Foster Care in Japan Meets Challenges as Children Hit with Abuse
Backstories

Foster Care in Japan Meets Challenges as Children Hit with Abuse

    A survey by a social welfare group says the foster care system for children in Japan is facing growing challenges.

    In Japan, most children who can't live with their parents due to abuse or economic reasons are taken to care facilities. But in recent years, the number of those who move on from such institutions to live with foster parents is on the rise.

    The number of children under foster care in Tokyo was 419 as of March last year, an increase of about 70 percent from 15 years ago.

    But the latest survey shows that in the 3 years up to March 2017, child consultation centers had to send at least 43 children back to care facilities due to problems with foster parents, including suspected abuse.

    Out of the 43 cases, 19 involved children 13 or older, accounting for about 40 percent of the total. 16 cases involved children from age 7 to 12; 8 involved children 6 years old or younger.

    In 18 cases, children returned to care facilities due to deteriorating relationships with their foster parents. 13 cases involved suspected abuse by foster parents, and 7 cases entailed other issues. In 5 cases, foster parents gave up after problems with the child's behavior.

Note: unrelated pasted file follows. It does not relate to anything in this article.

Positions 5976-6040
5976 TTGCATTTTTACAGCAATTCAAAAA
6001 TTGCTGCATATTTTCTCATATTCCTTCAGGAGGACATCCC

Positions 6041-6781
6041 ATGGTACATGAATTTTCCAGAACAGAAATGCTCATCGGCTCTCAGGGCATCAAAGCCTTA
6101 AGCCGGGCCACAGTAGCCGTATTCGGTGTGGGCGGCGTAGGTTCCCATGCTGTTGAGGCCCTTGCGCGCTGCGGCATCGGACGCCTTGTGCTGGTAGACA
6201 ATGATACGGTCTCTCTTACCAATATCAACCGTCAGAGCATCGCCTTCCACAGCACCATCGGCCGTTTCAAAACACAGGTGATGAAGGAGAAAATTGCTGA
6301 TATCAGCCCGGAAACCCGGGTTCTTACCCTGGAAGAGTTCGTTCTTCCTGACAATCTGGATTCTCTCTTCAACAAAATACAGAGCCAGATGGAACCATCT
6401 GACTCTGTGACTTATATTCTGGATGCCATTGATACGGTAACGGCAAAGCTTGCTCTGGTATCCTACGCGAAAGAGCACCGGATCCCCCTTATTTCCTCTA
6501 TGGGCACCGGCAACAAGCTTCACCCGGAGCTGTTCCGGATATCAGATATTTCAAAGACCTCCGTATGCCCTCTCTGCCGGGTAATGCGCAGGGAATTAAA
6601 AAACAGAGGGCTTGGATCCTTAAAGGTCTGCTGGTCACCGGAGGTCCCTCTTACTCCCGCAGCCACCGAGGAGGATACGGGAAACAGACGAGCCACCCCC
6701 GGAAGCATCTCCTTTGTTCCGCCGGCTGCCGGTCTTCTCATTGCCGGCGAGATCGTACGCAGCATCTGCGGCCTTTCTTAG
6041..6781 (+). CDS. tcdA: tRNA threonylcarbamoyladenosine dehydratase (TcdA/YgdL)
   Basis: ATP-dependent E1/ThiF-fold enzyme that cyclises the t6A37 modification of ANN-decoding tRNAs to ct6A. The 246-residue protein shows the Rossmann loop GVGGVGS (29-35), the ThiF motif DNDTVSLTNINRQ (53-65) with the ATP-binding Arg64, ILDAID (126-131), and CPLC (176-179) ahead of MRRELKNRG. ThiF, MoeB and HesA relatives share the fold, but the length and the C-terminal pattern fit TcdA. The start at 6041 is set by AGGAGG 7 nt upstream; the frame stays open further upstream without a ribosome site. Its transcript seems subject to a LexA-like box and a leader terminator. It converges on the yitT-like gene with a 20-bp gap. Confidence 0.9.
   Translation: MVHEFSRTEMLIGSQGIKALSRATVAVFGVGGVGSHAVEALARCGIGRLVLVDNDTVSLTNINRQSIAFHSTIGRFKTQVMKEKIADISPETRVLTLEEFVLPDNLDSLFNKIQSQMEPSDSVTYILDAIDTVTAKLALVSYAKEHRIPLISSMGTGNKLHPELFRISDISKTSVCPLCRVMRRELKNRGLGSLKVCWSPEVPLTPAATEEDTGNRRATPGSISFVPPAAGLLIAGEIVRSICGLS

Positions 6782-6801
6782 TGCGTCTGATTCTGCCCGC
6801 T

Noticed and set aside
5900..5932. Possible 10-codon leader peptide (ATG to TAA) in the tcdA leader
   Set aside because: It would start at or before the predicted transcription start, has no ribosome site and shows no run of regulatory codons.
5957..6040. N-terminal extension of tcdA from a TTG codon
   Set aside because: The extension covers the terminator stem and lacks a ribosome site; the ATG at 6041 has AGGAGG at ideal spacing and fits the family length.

Government promotes foster parent system

    The Japanese government is pushing for a policy that has children who cannot live with their parents sent to foster homes certified by municipalities, instead of to care facilities.

    Officials say living in a family environment and developing loving relationships with foster parents is in the best interest of the children, and will help them gain self-confidence and a sense of independence.

    The welfare ministry says that as of March 2017, out of a total 35,800 children nationwide who cannot live with their parents, 5,190 were under foster care.

    The figure has more than doubled in the last 15 years, but it is still low compared to other countries. While more than 70 percent of children in the United States and Britain who need care live with foster parents, such cases account for only about 20 percent in Japan.

    Last year, the welfare ministry set a new goal of raising the proportion of children under foster care. It wants to increase the figure for pre-school children to at least 75 percent by around 2024, and for older children to at least 50 percent by around 2027.